Jodi

a

I loved this post so beautifully stated…so layered. I am sure I will be learning from this for several days with many ah ha moments! Thank you Jodi

Jodi Lobozzo Aman

Thanks! So much! I can’t to hear about it!

sgweaver

This is a wonderful post for which i have and will gain a lot courage. You are right when you say guilt cannot help anyone. It certainly hasn’t helped me even though I hold on to it like it’s a beloved child. Letting go of guilt will be extremely difficult since it seems to have been a part of me all my life and by letting it go I’m letting go of a part of me. That is the work that lies ahead and I really appreciate the power expressed in your words in all of you blog posts. Thank you Jodi from the bottom of my heart!

Jodi Lobozzo Aman

That is so sweet! Thank you. I am glad you liked it! Let it go let it go let it go!!!!!!

nikky44

I read this post twice yesterday and didn’t comment as my mind was too confused to really understand. There are really great lessons in this post. Thank you very much.
In the first part, you answered something I often ask myself: why people hurt each other? I understand from your reply that I need someone to hurt me so that I learn to get stronger, and forgive myself.
“If we don’t get it, Spirit will give us the lesson over and over.” That is also an answer to one of my questions. Why have I always met the same kind of people in the past? where was I treated the same way by everyone? My lesson was not yet learned.

If I forgive myself and I forgive the person who did me wrong, I am helping him heal too? because he would have succeeded in teaching me the lesson I needed? Did I understand that right? For me it makes sense now. I understand now why you said that I am not helping by staying, because that would mean that the lesson is not finalized yet?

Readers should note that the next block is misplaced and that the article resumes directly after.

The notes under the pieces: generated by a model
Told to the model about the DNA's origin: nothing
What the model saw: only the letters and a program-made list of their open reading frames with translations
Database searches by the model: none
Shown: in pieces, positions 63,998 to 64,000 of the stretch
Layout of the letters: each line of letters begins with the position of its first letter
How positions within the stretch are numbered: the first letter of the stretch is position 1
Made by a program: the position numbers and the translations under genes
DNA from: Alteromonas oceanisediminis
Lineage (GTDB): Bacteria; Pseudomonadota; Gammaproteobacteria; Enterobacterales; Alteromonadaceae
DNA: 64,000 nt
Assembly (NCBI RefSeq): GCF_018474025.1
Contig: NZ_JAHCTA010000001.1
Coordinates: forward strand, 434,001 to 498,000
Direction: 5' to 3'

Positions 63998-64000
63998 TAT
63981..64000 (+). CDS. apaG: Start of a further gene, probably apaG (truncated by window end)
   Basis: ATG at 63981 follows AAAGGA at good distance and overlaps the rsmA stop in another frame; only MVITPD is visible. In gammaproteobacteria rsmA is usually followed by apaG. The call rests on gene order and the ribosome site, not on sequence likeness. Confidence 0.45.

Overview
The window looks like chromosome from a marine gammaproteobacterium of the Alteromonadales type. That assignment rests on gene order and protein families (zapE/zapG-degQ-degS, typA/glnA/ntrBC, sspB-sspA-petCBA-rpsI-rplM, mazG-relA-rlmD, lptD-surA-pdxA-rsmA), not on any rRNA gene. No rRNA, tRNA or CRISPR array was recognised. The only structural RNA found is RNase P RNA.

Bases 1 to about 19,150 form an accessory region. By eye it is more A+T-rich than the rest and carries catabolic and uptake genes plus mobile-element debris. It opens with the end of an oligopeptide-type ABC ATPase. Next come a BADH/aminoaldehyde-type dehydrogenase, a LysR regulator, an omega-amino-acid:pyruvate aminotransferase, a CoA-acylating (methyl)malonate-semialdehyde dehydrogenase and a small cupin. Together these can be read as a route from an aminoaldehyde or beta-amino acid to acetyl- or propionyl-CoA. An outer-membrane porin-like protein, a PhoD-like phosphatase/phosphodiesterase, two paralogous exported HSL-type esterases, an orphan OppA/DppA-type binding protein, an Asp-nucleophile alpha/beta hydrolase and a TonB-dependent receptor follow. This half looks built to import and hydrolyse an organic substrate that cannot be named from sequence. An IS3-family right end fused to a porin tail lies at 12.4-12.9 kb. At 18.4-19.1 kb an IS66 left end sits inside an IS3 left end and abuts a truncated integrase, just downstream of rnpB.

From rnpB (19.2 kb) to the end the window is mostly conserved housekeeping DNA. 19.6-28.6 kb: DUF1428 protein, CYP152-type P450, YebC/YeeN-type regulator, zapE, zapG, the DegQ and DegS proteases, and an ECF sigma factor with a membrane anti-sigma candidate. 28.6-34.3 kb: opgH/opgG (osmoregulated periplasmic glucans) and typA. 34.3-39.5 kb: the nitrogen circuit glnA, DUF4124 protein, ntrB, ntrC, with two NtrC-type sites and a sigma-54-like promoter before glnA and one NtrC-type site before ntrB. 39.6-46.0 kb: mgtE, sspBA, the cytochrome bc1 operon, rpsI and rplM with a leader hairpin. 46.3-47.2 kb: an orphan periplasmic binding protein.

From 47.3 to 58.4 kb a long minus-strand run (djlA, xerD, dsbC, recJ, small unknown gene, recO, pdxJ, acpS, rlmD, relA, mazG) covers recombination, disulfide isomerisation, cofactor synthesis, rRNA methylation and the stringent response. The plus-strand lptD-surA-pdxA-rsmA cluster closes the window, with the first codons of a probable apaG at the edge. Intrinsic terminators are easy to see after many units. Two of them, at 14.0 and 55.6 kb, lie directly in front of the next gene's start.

I loved your replies Jodi. Thank you very much <3
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Jodi Lobozzo Aman


If I forgive myself and I forgive the person who did me wrong, I am helping him heal too? because he would have succeeded in teaching me the lesson I needed? Did I understand that right? For me it makes sense now. I understand now why you said that I am not helping by staying, because that would mean that the lesson is not finalized yet?

Yes, you heal him that way, absolutely. You release him. This keep some people from forgiving since they feel the abuser doesn’t deserve it. But I think it might help you!

Nikky44

No one doesn’t deserve forgiveness. Not forgiving = condemning. It’s not my job to judge, then not my job to condemn. I forgave the person, but forgiving doesn’t mean I have to give him the permission to do the same mistakes again. I shouldn’t
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Jodi Lobozzo Aman

Fantastically said!

Kelly Hashway